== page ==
Comics Anonymous

June 12, 2012, 8:30 am
Filed under: Boom Studio Comics, Comic Reviews | Tags: , , ,

They say “never judge a book by it’s cover” – but they didn’t say anything about variant covers, did they? I’ll be honest and up front, Boom! Studio’s Extermination #1 wasn’t on my radar, It wasn’t until I was standing in Red Hot Comics browsing this week’s new titles when I noticed  it and 2 things stood out – it was a very tempting 80p ($1 for you yanks) and it had an obscene amount of variant covers, most of them sporting a couple of masked guys beating the crap out of giant bug like monsters – SOLD.

Extermination #1 comes from the mind of Simon Spurrier, a british writer that’s got a fairly good reputation round these parts, having worked for 2000AD and Marvel in the past, but someone who, up until now, I hadn’t read anything by. Lucky for me, it also tells one of my favourite kinds of story – a post apocalyptic world – but not just any world, this is parallel DC/Marvel kind of world where superheroes exist. My interest for this comic just went from 0 to 100.

It might not be the first post apocalyptic tale I’ve read or reviewed this week, but it still gets points for originality. The world has gone tits up after an alien race invades and mercilessly picks off the human race with it’s interesting use of astrally projected bad guys. Yep – I’ve never seen those before either. Our story follows Nox and the Red Reaper as they struggle for survival in the barren wastelands left behind from the invasion – an unlikely duo for one simple reason – before the apocalypse, these two were sworn enemies, but are now forced to work together to survive. Imagine if Batman had to partner up with the Joker to save the day?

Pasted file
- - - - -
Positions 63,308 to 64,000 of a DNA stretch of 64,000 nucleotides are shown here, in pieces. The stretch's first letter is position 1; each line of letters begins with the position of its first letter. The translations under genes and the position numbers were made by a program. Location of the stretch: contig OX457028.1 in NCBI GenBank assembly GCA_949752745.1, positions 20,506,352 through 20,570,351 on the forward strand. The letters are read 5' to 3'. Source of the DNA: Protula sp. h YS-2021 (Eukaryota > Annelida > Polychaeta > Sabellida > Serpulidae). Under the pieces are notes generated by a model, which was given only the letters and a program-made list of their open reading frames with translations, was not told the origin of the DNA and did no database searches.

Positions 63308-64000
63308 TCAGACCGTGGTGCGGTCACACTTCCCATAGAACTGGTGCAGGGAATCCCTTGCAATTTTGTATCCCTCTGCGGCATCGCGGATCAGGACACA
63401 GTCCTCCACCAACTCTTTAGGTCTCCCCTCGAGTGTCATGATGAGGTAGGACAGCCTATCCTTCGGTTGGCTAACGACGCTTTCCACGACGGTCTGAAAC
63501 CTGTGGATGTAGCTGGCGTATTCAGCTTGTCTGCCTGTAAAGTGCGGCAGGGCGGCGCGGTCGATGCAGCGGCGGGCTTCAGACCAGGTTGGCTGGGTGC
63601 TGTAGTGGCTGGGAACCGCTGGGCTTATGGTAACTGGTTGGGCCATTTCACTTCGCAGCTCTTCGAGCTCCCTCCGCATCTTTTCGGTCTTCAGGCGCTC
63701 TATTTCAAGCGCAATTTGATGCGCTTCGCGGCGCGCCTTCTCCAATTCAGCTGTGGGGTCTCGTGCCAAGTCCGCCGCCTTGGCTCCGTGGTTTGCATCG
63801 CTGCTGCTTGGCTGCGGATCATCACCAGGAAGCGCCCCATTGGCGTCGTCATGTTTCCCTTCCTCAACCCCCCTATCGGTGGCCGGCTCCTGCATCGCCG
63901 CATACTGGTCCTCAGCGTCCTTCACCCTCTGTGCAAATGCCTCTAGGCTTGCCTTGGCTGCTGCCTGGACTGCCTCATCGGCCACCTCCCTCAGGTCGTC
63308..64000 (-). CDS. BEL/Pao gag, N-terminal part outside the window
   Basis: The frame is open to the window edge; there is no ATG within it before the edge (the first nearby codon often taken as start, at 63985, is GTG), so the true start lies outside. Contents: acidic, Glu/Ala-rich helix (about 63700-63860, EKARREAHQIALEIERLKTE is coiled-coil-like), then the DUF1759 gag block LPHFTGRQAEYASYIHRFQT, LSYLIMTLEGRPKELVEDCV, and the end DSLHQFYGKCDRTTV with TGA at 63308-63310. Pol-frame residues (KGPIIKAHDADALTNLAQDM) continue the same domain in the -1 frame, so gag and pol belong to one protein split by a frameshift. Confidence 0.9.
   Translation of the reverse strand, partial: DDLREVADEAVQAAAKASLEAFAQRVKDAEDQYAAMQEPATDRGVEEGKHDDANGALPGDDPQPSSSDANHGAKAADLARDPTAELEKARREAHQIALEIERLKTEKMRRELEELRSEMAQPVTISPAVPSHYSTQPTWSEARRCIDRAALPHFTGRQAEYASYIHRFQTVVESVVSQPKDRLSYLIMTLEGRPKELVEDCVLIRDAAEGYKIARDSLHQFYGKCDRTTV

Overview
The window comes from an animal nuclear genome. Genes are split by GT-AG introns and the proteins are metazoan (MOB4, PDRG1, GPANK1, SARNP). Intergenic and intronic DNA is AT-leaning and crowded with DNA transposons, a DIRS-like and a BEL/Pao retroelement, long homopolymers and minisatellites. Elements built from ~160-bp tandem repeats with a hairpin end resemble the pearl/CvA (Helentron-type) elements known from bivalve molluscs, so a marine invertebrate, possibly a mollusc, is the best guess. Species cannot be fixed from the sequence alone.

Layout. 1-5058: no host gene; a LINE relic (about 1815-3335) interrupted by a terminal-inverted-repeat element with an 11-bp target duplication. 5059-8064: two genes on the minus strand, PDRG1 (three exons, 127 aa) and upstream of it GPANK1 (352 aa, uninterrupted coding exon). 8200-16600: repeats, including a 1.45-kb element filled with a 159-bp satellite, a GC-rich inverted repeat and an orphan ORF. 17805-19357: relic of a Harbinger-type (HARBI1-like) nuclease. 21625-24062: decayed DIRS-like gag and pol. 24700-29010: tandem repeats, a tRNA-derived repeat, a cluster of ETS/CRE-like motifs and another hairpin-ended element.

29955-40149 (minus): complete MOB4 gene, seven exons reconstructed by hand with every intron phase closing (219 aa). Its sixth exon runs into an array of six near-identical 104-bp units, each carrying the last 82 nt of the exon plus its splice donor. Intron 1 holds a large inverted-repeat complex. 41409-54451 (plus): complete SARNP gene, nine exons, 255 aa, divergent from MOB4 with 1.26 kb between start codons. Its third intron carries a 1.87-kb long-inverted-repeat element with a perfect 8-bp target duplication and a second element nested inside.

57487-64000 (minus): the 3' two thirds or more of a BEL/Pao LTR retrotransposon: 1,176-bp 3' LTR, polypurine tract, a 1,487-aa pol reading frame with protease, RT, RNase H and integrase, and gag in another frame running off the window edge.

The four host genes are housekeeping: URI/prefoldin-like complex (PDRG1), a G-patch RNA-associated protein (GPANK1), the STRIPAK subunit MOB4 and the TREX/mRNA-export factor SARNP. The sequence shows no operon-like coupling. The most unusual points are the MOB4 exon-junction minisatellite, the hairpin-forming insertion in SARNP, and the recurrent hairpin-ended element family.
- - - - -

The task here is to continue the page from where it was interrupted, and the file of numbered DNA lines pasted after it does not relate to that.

In fact keep that image handy, cause it’s quite close to what this comic is trying to achieve, almost as if Spurrier couldn’t convince DC to write an end of the world Batman story so decided to do it himself. He’s clearly not hiding the obvious parallels with references like the “Nocturnal Knight” and the character’s refusal to kill anyone, even if they are an evil alien zombie feasting on a child. It works well as a kind of “What if?” type story, with plenty of interesting ground covered between two characters who were previously at each other’s neck, but now have each other’s back.

Where I did get a little lost though was it’s steep learning curve required to understanding the world and it’s terminology. Like all good sci-fi there’s plenty of new technology we’ve never heard of before, like Bladecycles and Whinedrones, and even the concept of telepathic assaults and Dreamforming, which bombards the reader within the first few pages. Setting up a new world from scratch like this isn’t simple, but gets easier as we progress through a story as it’s drip fed to us in small doses, however this book holds nothing back, dropping you smack bang in the centre. For me, it meant that I clumsily read through the story, pausing frequently to try and grasp what was going on or what was being spoken about.

Like the writing, the artwork from Jeffrey Edwards is spot on at recreating something you might see in the DC Universe – the hero character Nox is literally 2 bat ears short of a full cowl. The colouring works well too at distinguishing what time period we’re in (pre/post apocalypse) thus removing the need for continual text reminders about when the scene takes place.

Overall I’m pretty pleased I picked the book up – it’s not often I find something I’ve heard nothing about before and therefore no precoception about. It’s also nice when the gamble pays off when trying something totally new out, but you can’t really grumble about trying this for 80p – if anything it gives you a little taste of what DC could do if they loosened the reigns a little on their own properties.


Craig – @hastiecraig

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